Author Topic: getting to grips with WebbotLib. (some questions.)  (Read 1505 times)

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Offline dunkTopic starter

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getting to grips with WebbotLib. (some questions.)
« on: February 04, 2010, 10:39:18 AM »
hey guys,
so i'm finally assessing whether WebbotLib is useful for my current project. (i hear all the cool SORers are using it now.)

on the whole it looks promising but it is short of documentation.
(hint to all you users of WebbotLib: time to give something back to Webbot in the form of HowTo documentation...)
while there is lots of example code for the Axon on how to connect to various hardware, i've not found any good examples of program structure yet.

my application has 2 AVRs communicating over a wireless link.
the main program loop must be kept synchronised at both ends so the transmitting phase and receiving phase of the programs do not overlap at either end.
(more on the project here: http://sites.google.com/site/mrdunk/)

so,
1) my program needs a main function that lasts exactly 20ms.
2) i need a counter that resets every 50 loops. (ie, every second.)

i speculate my appControl function would look like this:
Code: [Select]
TICK_COUNT appControl(LOOP_COUNT loopCount, TICK_COUNT loopStart){

   // this loop needs to execute once per 20ms.
   // my code in here.

   if (loopCount >= 49){
      loopCount = 0;      // is it ok to manually reset loopCount?
      // this code executes every 50 cycles. (ie, once per 50x20ms. (1 second))
      // my code in here.
   }

   return (20000 + loopStart - clockGetus());    // 20000us == 20ms. Return 20ms after function starts.
}

so, questions:
a) am i missing this sort of example in the documentation anywhere?
b) is it ok to manually reset loopCount? (ie, "loopCount = 0;") or is it better to keep my own separate counter for this?
c) how can i tell which hardware timer the system clock (loopStart) is using?
d) can i change which hardware timer the system clock is using?
e) i have a spare 16bit timer but if i didn't, could the system clock use an 8 bit one?


that's all for now,

dunk.

Offline KurtEck

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Re: getting to grips with WebbotLib. (some questions.)
« Reply #1 on: February 04, 2010, 11:35:27 AM »
Hi Dunk,
Thanks for the help with the PS2 stuff.  My robot now walks and the like and can be controlled by either the PS2 and/or the XBee DIY remote control...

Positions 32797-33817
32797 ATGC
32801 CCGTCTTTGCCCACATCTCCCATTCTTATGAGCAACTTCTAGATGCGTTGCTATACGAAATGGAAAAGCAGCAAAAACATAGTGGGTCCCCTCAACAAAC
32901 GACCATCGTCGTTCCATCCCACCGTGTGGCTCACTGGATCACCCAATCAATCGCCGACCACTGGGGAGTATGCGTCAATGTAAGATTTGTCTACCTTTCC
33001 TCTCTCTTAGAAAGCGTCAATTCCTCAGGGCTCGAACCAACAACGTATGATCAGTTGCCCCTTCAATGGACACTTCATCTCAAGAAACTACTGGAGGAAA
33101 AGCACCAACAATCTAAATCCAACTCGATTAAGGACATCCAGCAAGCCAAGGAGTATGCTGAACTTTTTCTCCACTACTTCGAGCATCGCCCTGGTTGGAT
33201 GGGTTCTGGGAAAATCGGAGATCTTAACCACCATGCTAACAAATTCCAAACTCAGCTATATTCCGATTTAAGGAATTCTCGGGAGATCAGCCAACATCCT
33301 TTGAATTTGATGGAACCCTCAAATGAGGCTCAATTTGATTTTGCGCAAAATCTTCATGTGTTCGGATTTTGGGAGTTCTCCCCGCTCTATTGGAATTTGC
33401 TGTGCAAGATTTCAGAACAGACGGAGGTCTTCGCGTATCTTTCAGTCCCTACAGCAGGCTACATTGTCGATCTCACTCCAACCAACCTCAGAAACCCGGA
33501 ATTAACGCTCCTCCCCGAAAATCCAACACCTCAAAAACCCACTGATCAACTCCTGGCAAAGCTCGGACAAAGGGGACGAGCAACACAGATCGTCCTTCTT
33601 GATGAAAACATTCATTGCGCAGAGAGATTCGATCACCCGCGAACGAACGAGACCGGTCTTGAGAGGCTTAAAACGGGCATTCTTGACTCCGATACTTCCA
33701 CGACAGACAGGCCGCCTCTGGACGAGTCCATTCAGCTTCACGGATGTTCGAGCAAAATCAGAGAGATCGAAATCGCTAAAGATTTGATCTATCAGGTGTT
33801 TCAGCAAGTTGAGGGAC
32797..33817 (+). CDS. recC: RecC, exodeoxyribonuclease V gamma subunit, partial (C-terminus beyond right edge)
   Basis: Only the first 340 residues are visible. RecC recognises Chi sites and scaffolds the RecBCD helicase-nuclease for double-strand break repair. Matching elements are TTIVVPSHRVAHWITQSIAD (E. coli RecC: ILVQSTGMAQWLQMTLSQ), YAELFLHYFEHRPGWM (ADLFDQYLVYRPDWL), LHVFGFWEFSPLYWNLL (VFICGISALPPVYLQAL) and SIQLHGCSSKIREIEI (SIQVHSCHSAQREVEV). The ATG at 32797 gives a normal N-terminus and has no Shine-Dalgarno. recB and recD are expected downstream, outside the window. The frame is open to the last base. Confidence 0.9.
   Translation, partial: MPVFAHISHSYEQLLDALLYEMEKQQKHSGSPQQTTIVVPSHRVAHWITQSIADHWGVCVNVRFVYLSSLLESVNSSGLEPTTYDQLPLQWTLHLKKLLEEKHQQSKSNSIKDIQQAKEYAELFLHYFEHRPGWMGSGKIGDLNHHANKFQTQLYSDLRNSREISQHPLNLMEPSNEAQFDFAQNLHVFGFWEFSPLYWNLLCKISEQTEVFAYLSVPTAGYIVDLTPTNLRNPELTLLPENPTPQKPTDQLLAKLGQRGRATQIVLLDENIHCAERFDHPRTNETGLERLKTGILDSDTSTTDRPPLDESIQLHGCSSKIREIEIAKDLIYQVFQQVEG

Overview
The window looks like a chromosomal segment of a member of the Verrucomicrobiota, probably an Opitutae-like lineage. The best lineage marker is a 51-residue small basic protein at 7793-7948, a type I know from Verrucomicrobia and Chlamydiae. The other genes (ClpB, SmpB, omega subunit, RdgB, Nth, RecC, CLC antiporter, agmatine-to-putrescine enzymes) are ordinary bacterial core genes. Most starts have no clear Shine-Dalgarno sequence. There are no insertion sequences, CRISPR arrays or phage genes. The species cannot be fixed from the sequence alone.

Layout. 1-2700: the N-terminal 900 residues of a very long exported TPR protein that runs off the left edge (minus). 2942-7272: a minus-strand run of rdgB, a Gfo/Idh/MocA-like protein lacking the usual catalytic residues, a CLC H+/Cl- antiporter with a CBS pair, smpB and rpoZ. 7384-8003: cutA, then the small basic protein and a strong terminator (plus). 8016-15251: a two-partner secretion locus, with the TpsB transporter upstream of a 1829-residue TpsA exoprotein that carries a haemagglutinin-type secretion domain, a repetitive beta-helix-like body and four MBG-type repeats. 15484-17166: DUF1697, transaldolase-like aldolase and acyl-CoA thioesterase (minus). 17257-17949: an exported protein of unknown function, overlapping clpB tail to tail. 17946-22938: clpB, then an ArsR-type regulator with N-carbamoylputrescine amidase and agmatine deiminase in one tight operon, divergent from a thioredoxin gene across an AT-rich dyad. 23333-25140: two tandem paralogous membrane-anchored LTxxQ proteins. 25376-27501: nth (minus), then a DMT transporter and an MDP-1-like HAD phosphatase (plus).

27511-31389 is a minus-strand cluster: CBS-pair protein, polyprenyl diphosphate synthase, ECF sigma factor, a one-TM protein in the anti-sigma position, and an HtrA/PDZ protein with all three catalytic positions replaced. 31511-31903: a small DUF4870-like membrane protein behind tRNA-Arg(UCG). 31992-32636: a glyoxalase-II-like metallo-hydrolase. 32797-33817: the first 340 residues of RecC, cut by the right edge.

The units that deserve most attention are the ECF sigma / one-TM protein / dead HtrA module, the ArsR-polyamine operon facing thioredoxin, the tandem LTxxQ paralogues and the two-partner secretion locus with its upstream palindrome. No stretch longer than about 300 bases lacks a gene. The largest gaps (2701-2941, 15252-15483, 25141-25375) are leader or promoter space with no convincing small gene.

I am new to this stuff as well, but will give you my thoughts... Take them with a grain of salt.

1) I think what you have mentioned might work for the timing.  I went with a different approach on my first attempt at servo group moves.  That was I would save away the clock when I setup a move (clockGetus) and then when I renentered the code I would check to see if the time has elapsed (clockHasElapsed). But then again I also wanted to check for new input...

2) Loop count- I have not tried this one, For something like this I simply created my own variable, but my guess is that would work...

...
a) I have not seen any documents that show the main function.  What I saw was sample programs like Raven...
b) I think it should not be a problem.  If you look at core.c you will find this loop:
Code: [Select]
do{
breathe();
if(delay!=0){
while(!clockHasElapsed(loopStart,delay)){
// Allow interrupts to breathe
breathe();
}
}
loopStart = clockGetus();
delay = appControl(++loopCount,loopStart);
}while(1);

c-e) looking at timer.c - After the hardware init function is called it will try to find a timer to use.  I believe that it will use an 8 bit timer but only if it can not find a 16 bit one.  I did not remember being able to see what timer it is or be able to change it.  But since it is set only after your hardware init function has been called it did not feel like it was a problem.

Good Luck
Kurt

Offline KurtEck

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Re: getting to grips with WebbotLib. (some questions.)
« Reply #2 on: February 04, 2010, 02:14:42 PM »
Quick update to my first reply:  I don't think updating the counter will work as the values passed to a C function are typically passed by value, so you will just be updating your local copy.

Kurt

Offline madsci1016

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Re: getting to grips with WebbotLib. (some questions.)
« Reply #3 on: February 04, 2010, 04:58:15 PM »
(hint to all you users of WebbotLib: time to give something back to Webbot in the form of HowTo documentation...)

Webbot wants to keep control of the 'official' document, and is open to suggestions for changes (I'm sure he's tired of hearing from me about the weak points) although he is busy right now with the test group and debugging his project designer.